Fast RMX Review

Developed by Shin’en Multimedia
Published by Shin’en Multimedia
Reviewed on Nintendo Switch

With the release of the new Nintendo Switch and a total of 12 game titles available at launch, you might think there’s not a whole lot to play. Most have probably picked up The Legend of Zelda: Breath of the Wild and are wondering what they should pick up next. As part of the Switch launch, developer Shin’en Multimedia has released their latest racing game, Fast RMX, a follow sequel to their Wii U title Fast Racing Neo. Besides Zelda,  Fast RMX is one of the best looking games in the Switch’s docked console mode, running at 1080p at a smooth 60 FPS.

Fast RMX is a futuristic hovercraft racing game so you won’t find a story mode, characters, or vehicle customization. Fast RMX has three main game modes to choose from: Championship mode, Multiplayer, and Hero mode. When playing Fast RMX on a Nintendo console the first thoughts that comes to mind is that it resembles the beloved F-Zero franchise. If you’re a Sony fan it’ll remind you of Wipeout. If the two series had a child, Fast RMX would be their baby.

Championship mode has three speed class, subsonic, hypersonic, and supersonic. Each one is a little more faster and more difficult than the other classes. Every class has 10 cups for a total of 30 different and unique tracks. 24 of them are returning from Fast Racing Neo with an updated look and feel to them. As you progress and come in at least third,  you unlock up to 15 vehicles. After you unlock all 15, you’ll be unable unlock anymore in the later classes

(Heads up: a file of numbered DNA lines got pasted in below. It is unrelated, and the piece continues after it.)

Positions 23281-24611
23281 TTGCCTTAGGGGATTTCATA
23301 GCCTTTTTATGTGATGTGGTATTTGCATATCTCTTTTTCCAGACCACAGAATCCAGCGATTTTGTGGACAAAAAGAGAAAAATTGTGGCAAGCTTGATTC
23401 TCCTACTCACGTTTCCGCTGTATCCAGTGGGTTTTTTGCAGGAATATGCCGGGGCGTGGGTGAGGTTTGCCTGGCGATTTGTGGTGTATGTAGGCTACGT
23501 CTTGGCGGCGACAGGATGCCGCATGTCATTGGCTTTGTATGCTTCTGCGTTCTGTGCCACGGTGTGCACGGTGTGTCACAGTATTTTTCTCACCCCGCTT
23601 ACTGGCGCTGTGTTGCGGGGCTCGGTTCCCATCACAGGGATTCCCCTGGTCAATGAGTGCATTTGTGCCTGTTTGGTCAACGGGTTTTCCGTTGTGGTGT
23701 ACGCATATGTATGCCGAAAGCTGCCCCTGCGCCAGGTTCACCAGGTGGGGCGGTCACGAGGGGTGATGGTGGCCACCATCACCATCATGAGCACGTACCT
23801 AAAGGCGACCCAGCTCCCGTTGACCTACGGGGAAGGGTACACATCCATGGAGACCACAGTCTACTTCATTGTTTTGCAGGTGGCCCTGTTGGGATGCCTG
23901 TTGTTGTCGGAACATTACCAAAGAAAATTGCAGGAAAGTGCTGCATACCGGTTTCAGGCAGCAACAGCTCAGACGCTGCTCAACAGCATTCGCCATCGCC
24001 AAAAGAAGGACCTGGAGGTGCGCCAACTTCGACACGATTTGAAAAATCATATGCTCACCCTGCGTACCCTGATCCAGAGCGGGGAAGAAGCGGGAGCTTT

What sets Fast RMX apart from F-Zero or Wipeout is its unique alternating boost pads on the tracks. When racing you will notice on the tracks that there will be either a orange boost strip or a blue boost strip. As you go over the boost you will have to match the color of the boost pad in order to gain the boost. This makes you pay close attention to the track layouts and to gain an advantage over your opponents. It keeps you aware of what’s ahead and switching your car between the colors is enjoyable. In addition to the colored boost pads, you can find orbs which gives you a manual boost to keep top speed or help play catch up from behind. 

Multiplayer mode lets you play with up to 8 players online and via local multiplayer. Local multiplayer offers a 4 player split screen mode or ad hoc Switch to Switch communication. The online multiplayer works to some degree but seems unfinished and is a work in progress. Which, in all fairness, they didn’t have an opportunity to stress test the servers like the upcoming Splatoon 2 will later this month.

Online setup is like Mario Kart 8 as it randomly throws you into a room with 8 other players. After the race is over, the game randomly chooses a selection of tracks for the next race. Which ever track gets the most vote will be used in the next race. At times the racing is smooth but online multiplayer appear choppy while you’re racing. Also some tracks feel broken as you’re racing; if you happen to crash in certain parts of the track, depending on your position, it can bypass track sections to take you to first place. Hero mode is a mode that almost in some respects  is like playing F-Zero. Not only are you racing against the CPU but you also have certain objectives to complete before finishing the race. You also have a shield; if you run out of boost energy or damage your shield to much, it’s game over. 

In the absence of F-Zero, Fast RMX is a solid, fast paced hyper futuristic racing title. Shin’en Multimedia has created a template that they can update into something awesome in its own right to set itself apart from F-Zero and Wipeout.  Shin’en Multimedia already stated that they plan to add more features such as time trials and online friend support. Here’s hoping they’ll address some of the online issues as well. If you’re looking for your next Nintendo Switch game, Fast RMX is a very solid pick that’s only $20.